Patients with breast cancer who have vitamin D insufficiency have a 45% increased likelihood to develop grade 3 or higher chemotherapy-induced peripheral neuropathy (CIPN) with paclitaxel, researchers reported in the Journal of the National Comprehensive Cancer Network. The findings identify a racial disparity because the increased risk was more common among Black patients (who are more likely to have vitamin D insufficiency), where it more often linked to sensory CIPN.

Researchers conducted prospective-retrospective analysis of 1,191 patients participating in SWOG S0221, a phase III trial comparing dosing schedules of a chemotherapy regimen (doxorubicin, cyclophosphamide, and paclitaxel) for early-stage breast cancer. They compared pretreatment serum vitamin D levels to reports of grade 3 or higher sensory or motor CIPN.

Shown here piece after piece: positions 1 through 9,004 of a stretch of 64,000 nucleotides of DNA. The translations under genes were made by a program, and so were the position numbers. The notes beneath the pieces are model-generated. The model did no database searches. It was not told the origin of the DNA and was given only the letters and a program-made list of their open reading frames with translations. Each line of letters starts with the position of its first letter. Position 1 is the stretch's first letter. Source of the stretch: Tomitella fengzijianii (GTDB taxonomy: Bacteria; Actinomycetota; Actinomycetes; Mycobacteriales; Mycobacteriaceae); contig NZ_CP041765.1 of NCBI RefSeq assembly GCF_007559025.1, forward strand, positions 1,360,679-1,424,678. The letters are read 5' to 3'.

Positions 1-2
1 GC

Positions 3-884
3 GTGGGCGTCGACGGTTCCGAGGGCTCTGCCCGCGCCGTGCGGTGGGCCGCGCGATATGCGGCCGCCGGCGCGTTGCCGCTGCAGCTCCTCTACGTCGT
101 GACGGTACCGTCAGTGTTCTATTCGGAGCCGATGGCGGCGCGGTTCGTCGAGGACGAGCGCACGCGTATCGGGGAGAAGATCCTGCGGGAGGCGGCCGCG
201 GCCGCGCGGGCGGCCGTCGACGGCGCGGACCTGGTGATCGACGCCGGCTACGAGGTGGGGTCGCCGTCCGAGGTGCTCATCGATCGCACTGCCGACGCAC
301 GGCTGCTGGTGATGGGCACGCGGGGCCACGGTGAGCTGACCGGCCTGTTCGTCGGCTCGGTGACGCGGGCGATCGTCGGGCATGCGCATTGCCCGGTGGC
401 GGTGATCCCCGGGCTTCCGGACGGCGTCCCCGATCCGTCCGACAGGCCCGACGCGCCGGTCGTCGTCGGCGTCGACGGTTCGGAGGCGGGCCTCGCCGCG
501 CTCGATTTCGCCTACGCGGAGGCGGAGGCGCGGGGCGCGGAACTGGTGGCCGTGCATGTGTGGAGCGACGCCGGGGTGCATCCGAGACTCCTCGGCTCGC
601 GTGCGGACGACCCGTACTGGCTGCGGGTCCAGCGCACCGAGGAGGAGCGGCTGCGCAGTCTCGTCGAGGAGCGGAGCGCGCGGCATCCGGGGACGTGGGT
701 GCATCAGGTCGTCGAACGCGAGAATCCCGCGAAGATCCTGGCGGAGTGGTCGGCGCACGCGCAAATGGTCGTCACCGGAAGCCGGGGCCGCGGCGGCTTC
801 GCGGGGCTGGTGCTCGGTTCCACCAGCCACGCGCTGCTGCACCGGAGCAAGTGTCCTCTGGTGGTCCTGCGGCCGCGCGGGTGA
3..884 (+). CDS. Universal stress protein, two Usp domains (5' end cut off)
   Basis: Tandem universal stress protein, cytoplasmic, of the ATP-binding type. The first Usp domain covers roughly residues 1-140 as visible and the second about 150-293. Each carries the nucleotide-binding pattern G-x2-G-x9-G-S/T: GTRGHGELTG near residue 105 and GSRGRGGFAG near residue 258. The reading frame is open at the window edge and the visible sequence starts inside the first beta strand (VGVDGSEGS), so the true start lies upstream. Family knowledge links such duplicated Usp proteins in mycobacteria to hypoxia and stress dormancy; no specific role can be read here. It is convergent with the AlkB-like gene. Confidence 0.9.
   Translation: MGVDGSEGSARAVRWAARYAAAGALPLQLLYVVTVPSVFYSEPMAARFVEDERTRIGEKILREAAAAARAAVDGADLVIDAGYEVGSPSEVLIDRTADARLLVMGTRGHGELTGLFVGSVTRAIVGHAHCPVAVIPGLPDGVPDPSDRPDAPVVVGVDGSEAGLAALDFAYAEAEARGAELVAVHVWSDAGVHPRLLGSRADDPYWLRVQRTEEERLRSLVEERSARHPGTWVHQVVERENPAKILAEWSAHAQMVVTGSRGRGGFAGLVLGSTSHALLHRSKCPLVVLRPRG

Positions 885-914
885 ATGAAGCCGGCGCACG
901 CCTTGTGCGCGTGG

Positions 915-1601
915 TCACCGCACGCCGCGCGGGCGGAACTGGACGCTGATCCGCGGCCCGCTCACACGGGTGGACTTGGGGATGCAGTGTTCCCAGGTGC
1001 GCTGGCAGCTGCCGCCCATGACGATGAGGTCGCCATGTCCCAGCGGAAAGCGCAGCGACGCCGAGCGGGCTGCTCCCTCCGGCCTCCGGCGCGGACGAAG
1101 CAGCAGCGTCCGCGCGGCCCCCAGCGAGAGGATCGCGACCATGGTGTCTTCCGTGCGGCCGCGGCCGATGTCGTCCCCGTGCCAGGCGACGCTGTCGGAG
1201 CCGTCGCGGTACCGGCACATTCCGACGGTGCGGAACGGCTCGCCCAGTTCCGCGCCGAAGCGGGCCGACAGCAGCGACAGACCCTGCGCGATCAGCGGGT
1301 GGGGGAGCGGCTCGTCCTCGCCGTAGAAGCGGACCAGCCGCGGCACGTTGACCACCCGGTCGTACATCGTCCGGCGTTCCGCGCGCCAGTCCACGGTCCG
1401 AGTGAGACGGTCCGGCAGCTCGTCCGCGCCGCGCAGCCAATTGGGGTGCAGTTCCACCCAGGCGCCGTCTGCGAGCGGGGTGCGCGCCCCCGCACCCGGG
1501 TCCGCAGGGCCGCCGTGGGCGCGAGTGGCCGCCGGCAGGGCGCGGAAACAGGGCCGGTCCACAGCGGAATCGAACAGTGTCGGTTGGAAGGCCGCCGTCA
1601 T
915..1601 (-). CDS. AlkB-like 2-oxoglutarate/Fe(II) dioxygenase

They found that 20.7% of patients with vitamin D deficiency and 14.2% of patients who had sufficient levels of vitamin D experienced CIPN and the risk increased as paclitaxel dosages did. Additionally, compared with White patients, Black patients had a higher prevalence of vitamin D insufficiency incidence of sensory CIPN, although the association was not statistically significant.

The researchers said that more clinical trials are needed to understand the role and effects of vitamin D deficiency in CIPN and the potential benefit of supplementation. “Vitamin D insufficiency may be a clinically useful biomarker to inform personalized supplementation to reduce CIPN occurrence, improve long-term quality of life, and perhaps enable patients to remain on effective paclitaxel treatment and improve survival,” they concluded.

ONS’s Peripheral Neuropathy Symptom Interventions and GuidelinesTM offer evidence-based recommendations for nursing management strategies for CIPN.